But from three people who should not testify:

  • Rudy Giuliani (because he is being criminally investigated for this activity and it’d be insane for him to do so–which is probably why he refused Lindsey Graham’s request for testimony)
  • Hunter Biden (because there has been no credible claim he did anything that Trump’s children aren’t currently doing)
  • The whistleblower (because every other witness has corroborated the whistleblower’s complaint and the President has already been retaliating against him for a month)

In short, Hurd offered up these three impossible witnesses, knowing that neither Democrats nor Republicans would agree to the request, as his condition to consider the matter further.

Hurd admitted in his statement that this is a gravely serious duty under the Constitution. And, having admitted that seriousness, he asked for a Sparkle Pony — something he knew he would not get — to excuse his own cowardice for refusing to do anything about Trump’s abuse of office.

Paul Manafort Knew of His Inclusion in the Black Ledger Two Months before NYT Story

In spite of Fiona Hill’s warnings not to peddle in Russian backed disinformation, the seemingly single frothy right talking point today is to embrace the claim that Ukraine, like Russia, tried to tamper in the 2016 election.

None of them have noted the fact that Paul Manafort confessed that he discussed carving up Ukraine and how to win Michigan in a meeting where he talked about how to get back on the gravy train of Ukrainian oligarchs  Serhiy Lyovochkin and Rinat Akhmetov (as well as Russian oligarch Oleg Deripaska).

Instead, they’ve tried to pitch Ukrainians standing up for the territorial integrity of Ukraine as anti-Trump, in contradiction to Trump’s sworn answers to Robert Mueller. They’ve also accused Republican-paid experts doing open source research on Russian and Ukrainian corruption of being Democratic operatives. In particular, they’ve misrepresented sworn testimony to launch a claim that Sergii Leshchenko was a source for the Steele dossier and/or he said something mean about Paul Manafort, the aforementioned confessed recipient of Ukrainian influence peddling during the 2016 election.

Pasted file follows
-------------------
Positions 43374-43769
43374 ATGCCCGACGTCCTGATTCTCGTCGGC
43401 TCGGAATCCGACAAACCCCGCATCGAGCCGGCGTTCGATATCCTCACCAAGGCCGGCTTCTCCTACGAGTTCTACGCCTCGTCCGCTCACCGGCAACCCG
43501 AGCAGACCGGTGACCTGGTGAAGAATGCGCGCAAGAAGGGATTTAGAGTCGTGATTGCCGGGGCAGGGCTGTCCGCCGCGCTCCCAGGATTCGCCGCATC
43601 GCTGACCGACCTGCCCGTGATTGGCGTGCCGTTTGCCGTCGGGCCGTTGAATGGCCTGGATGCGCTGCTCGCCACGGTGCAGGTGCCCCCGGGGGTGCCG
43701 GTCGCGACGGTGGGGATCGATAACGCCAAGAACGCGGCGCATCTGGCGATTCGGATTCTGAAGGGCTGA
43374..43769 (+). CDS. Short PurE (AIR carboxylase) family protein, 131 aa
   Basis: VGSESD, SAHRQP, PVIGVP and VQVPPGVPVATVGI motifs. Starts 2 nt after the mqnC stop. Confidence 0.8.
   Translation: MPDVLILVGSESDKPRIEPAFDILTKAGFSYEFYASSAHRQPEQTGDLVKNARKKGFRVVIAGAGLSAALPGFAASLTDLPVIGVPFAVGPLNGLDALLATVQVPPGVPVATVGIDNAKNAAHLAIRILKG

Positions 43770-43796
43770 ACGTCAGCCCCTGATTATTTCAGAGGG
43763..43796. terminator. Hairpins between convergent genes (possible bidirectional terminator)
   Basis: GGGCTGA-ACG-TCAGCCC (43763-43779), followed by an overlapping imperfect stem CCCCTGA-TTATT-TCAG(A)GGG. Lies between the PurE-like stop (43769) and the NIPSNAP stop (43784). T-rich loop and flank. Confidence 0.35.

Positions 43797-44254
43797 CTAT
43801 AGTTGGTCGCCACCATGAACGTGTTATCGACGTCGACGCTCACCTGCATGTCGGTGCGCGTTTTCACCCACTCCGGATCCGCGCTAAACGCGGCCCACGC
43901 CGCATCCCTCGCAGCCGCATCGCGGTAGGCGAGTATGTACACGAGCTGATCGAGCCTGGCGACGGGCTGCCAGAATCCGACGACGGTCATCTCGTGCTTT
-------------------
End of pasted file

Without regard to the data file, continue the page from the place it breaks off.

The other day, Leshchenko debunked such claims, in part by noting that the version of the Black Ledger he released had had the Manafort related entries stripped from it.

I published the first portion of the “black ledger” on May 31, 2016. I published 22 pages from the secret manuscript of the Party of Regions, which was sent anonymously to my official email address at the parliament’s domain. The document listed under-the-table cash payments to Ukrainian politicians, lawmakers, judges and members of the Central Election Commission. However, Manafort was not mentioned there. His name was not in the 22 pages I obtained.

I did not have any other pages except for these ones, although I now know it was an excerpt from more than 800 pages that the black ledger contained. Believe me, had Manafort’s name been in the pages I obtained, I would have published it, because I think Manafort helped establish one of the most outrageously corrupt regimes in the world, headed by Yanukovych.

I learned that Manafort was featured in the full version of the black ledger only on Aug. 14, 2016 when the New York Times reported it. The day before, I was contacted by a Times’ journalist and asked if I knew anything about Manafort in Yanukovych’s records. I said I didn’t, and it was true. If I had that information, I would have been the first to publish it.

Four days after the New York Times article, on Aug. 18, 2016, the National Anti-Corruption Bureau of Ukraine, or NABU, officially confirmed that Manafort’s name appeared in the black ledger. According to it, he received cash payments of more than $12.7 million.

That raises the significance of something else Leshchenko notes (but which has largely escaped notice of the press here).

In a February 14, 2018 interview, member of the far right in good standing Steve Bannon told Robert Mueller that Manafort knew the story of his inclusion in the Black Ledger was coming two months before it came out in the NYT. (PDF 112-113)

Bannon told Trump he would take the position as Campaign Chief Executive.